A war has been waging between ants and me for some time now. It seems like, no matter where I live or how clean my home is, I always have ants – crawling in the trash, marching across my kitchen counters, trailing along the floor. It’s hard to keep your floors completely food-free when you have a toddler/preschooler running around with crackers in his fists. So the ants have found a utopia in my house.
Even worse, my son is obsessed with the ants. He likes to pick them up and let them crawl all over him. He really enjoys smashing them. I find them to be a nuisance, while he finds them an endless source of enjoyment. I started to worry that the ants were becoming his favorite playmates. And that’s when I became desperate.
Since I really do not want to use harsh poisons or chemicals inside or outside of my home, dealing with the ant problem has been a frustrating battle. Even back before I became “green,” those ant traps didn’t seem to work. I can’t possibly keep track of all of the endless hours I have spent online trying desperately to find a natural solution to ant infestation. I even called a local company that claimed to deal with your insect infestations in a chemical-free way – their response: “The only way to get rid of ants is with poison.”
I tried vinegar, cream of tartar, red pepper, kitchen cleaner, and sticky traps. I found where they were coming into the house and sealed up the holes – they just found new ones. I cleaned their trails away – they scattered for a while and then quickly regrouped. Then an idea came to me . . .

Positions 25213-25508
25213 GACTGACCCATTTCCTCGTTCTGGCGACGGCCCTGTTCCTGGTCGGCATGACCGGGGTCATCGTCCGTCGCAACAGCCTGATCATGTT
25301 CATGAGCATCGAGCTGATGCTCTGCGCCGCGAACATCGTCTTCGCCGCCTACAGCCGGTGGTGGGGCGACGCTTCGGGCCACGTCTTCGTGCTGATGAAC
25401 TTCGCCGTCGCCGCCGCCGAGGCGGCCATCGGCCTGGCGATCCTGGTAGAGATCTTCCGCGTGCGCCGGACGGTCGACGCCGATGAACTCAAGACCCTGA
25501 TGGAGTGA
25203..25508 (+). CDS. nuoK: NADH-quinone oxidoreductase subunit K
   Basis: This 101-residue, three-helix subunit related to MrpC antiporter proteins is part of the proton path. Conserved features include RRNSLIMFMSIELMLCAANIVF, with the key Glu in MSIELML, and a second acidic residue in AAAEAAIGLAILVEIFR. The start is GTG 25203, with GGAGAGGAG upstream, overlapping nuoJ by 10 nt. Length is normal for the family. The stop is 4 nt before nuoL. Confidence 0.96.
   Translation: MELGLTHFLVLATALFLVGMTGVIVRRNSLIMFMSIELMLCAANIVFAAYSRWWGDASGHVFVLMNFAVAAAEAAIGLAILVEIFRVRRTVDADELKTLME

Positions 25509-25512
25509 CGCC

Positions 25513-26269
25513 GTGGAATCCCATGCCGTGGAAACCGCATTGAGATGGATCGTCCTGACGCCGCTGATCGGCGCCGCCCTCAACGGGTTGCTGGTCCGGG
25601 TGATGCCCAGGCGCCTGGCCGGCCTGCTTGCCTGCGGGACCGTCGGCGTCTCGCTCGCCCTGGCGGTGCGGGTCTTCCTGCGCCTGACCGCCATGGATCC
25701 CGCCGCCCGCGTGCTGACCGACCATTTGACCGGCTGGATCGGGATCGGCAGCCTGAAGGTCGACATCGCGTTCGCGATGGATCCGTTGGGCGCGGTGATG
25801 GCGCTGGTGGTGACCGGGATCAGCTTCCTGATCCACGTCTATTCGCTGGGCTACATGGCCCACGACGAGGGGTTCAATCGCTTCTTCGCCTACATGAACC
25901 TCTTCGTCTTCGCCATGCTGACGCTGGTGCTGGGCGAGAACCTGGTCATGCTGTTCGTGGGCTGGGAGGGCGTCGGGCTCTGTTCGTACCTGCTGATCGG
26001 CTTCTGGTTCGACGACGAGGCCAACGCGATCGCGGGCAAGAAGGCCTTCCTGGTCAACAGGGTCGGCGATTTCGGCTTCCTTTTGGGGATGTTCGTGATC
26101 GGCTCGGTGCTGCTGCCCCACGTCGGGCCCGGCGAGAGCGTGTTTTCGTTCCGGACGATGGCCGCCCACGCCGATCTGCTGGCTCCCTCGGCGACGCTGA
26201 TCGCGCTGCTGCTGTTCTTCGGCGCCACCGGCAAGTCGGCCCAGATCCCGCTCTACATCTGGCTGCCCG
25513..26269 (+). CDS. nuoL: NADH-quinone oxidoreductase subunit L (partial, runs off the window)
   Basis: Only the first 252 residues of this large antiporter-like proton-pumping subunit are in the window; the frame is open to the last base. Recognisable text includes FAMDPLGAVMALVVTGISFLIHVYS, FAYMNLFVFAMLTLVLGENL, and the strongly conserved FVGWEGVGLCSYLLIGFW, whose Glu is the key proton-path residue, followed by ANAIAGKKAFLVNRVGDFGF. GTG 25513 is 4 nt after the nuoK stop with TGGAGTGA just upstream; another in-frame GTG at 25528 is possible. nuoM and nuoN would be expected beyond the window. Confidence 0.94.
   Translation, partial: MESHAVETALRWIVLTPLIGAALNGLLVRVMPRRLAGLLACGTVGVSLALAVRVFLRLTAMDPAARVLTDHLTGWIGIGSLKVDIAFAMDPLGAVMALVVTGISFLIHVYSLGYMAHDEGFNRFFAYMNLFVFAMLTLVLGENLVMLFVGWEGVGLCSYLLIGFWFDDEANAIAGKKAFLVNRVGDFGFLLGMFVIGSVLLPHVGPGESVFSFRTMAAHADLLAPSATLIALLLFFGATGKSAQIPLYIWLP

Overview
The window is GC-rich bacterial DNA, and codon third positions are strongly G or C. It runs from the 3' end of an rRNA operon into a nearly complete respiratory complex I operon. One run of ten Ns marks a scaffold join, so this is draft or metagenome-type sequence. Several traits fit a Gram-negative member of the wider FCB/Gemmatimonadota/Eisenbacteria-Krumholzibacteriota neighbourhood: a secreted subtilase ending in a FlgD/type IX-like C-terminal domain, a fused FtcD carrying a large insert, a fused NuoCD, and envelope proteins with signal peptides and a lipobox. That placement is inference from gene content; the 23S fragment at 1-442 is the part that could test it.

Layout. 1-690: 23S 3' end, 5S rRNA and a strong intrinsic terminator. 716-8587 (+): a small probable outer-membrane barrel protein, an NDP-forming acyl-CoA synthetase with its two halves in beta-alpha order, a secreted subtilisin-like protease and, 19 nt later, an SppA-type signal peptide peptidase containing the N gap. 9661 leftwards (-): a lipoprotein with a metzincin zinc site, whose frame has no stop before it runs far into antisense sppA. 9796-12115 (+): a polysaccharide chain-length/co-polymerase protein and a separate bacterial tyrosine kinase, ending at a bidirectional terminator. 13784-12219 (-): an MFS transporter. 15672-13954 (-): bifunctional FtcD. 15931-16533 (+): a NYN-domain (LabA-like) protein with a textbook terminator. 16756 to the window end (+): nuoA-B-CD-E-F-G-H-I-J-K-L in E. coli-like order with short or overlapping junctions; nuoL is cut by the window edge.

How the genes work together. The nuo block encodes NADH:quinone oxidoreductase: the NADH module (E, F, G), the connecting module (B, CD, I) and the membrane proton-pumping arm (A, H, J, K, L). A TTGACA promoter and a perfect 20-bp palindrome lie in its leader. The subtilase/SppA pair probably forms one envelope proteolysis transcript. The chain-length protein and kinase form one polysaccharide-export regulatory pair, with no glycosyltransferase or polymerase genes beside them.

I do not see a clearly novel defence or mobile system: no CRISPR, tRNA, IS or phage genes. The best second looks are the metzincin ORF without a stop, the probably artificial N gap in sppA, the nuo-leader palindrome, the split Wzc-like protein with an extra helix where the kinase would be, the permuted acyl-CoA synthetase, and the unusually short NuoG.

My husband left a plate of watermelon rinds sitting on the counter one night. Of course, the next morning there was an ant mob. I grabbed the whole plate and stuck it right outside the back door (where the ants were coming in). I vacuumed up every ant I could see, sprayed a new line of vinegar along the floorboard where they were coming in, and cleaned the kitchen from top to bottom. Later that day, there were no ants. I was confused and cautiously optimistic. I peeked out the back door and saw that they redirected their trail straight to the watermelon plate!
My husband came up with the idea to slowly move the plate closer and closer to the compost bin. So every day we moved the plate a little closer until we dumped the whole thing in the composter. Success! Now a month later, still no ants in the kitchen!
I highly recommend this method to anyone. If you don’t have a composter, use a trash can. If the ant trail isn’t near where you keep your trash can or composter, move it or start a new bin specifically for the ants. It’s worth it to get rid of the little suckers.